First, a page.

Who in their right mind starts a debate with Jesus and expects to win?” In today’s Gospel, the Pharisees’ disciples and Herodians try to trap Jesus by presenting an either/or quandary – “Is it lawful to pay the census tax to Caesar or not?” The tax in question was imposed on every adult man, woman and slave in Judea, and was to be paid in Roman coin. Israelite nationalists resisted the tax to the point of armed rebellions. Additionally, the denarius used for payment was stamped with an image of the emperor and called him the son of God – not at all in keeping with Jewish sensibilities. This was an emotionally charged question designed to get Jesus in trouble with one camp or the other.
The first setback for those trying to trip Jesus up came when they presented the coin that paid the tax. They obviously had been paying the tax. Worse yet the coin was considered idolatrous because it had a “graven image” (Exodus 20:3-5) and referred to the emperor as a son of God. Jesus pointed out that the coin obviously must belong to the one whose face it portrayed. (It surely couldn’t belong to faithful Israelites!)
Jesus had successfully confounded those sent to investigate his orthodoxy. But his goal went beyond winning the debate. This was a teaching moment. Thus his question about whose image and inscription pointed beyond coin and toward God. The unarticulated question hanging over the whole conversation asks where one encounters the image, works and words of God.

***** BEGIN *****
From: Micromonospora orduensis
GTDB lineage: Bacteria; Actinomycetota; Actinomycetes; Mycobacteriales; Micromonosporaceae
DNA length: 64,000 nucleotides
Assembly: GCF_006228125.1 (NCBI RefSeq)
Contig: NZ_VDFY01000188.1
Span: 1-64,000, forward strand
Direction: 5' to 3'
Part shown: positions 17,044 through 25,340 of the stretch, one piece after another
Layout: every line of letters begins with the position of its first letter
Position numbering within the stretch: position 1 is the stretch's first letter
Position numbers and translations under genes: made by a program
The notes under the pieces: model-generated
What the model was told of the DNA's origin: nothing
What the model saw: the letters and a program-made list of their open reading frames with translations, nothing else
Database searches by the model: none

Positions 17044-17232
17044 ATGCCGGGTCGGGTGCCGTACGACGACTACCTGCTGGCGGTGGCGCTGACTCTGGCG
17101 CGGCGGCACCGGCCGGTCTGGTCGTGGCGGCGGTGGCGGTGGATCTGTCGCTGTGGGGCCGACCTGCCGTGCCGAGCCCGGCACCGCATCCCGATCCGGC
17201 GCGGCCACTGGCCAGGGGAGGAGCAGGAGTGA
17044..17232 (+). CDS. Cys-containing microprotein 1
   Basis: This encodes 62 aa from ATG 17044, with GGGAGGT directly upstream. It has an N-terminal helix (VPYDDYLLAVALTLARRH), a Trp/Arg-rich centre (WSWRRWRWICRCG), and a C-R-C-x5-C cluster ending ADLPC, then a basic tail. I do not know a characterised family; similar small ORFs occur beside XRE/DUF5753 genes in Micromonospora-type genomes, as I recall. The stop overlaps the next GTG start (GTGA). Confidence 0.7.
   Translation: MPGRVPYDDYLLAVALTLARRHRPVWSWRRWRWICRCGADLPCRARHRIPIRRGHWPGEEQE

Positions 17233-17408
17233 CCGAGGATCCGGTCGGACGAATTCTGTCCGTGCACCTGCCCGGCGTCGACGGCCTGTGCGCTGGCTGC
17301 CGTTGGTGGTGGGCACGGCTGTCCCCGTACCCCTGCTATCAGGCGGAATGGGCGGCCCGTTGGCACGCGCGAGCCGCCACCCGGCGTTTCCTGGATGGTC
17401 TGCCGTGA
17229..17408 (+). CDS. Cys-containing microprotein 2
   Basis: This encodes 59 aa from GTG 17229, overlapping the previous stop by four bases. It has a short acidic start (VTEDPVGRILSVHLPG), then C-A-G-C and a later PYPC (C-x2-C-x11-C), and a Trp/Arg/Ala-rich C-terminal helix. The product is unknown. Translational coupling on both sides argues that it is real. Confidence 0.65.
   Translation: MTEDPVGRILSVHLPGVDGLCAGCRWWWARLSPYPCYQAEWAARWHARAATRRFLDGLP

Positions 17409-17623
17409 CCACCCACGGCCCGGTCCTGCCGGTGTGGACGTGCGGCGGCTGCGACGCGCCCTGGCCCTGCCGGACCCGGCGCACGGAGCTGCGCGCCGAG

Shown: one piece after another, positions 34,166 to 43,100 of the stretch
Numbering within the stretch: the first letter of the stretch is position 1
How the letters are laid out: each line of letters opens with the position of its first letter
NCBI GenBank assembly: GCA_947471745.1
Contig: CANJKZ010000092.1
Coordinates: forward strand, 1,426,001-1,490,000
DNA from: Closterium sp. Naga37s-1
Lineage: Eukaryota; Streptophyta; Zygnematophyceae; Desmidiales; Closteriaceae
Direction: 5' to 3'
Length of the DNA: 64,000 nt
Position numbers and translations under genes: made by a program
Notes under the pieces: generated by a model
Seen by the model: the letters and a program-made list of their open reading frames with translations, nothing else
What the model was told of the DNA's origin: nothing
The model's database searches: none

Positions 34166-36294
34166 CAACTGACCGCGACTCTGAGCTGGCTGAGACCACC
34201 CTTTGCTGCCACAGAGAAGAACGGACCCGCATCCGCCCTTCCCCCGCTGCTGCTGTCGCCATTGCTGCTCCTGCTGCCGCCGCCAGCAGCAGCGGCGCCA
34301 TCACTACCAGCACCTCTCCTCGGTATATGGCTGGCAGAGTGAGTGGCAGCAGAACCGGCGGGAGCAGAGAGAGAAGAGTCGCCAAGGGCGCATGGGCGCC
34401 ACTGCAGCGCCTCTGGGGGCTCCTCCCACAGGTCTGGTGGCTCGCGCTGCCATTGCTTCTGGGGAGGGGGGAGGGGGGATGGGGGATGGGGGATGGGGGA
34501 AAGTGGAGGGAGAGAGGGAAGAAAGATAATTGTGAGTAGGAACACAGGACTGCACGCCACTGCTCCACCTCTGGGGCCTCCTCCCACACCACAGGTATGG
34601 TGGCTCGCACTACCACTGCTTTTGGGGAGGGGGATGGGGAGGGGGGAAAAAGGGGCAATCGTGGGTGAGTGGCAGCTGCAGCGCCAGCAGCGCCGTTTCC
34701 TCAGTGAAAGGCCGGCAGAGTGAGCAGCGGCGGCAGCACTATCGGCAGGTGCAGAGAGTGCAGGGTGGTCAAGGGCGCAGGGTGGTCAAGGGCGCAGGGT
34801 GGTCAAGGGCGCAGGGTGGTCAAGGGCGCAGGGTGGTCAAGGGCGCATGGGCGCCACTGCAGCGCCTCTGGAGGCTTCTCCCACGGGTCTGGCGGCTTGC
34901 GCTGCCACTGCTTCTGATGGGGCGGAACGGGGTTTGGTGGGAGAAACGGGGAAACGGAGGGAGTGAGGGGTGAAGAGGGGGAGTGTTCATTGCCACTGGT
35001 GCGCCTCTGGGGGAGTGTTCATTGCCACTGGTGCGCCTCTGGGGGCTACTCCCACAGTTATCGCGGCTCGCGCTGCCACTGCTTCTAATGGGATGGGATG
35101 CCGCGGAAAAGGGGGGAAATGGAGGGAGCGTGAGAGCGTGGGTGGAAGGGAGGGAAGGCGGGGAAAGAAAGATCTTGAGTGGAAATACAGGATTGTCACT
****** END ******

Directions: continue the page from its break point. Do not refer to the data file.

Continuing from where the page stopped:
The final answer is that everything belongs to God. Even Cyrus, the pagan king who is spoken of in the reading from Isaiah, belongs to God and does God’s work. God’s work can come in the most unexpected means. All we can do is try to be attentive to God’s activity in our midst, doing our best to remain aware and even become grateful, that God does not play by our rules. (Taken from Celebration by Sr. Mary M McGlone)
People have asked me how the priests gathering at the lake went. It was good to get together with brother priests in a relaxed atmosphere. Our presenter gave us overview of the Gospel of Mark which will be the Gospel we hear from in the upcoming Church Year (Year B). It was a good review. It is always good to come home.
By now the synod in Rome has finished their initial work. As I understand it they will gather again next year to finish the work of the synod. Our leaders in the church need our prayers as they continue to guide us in a way that expresses who we are as God’s people.
Happy Nametag Sunday.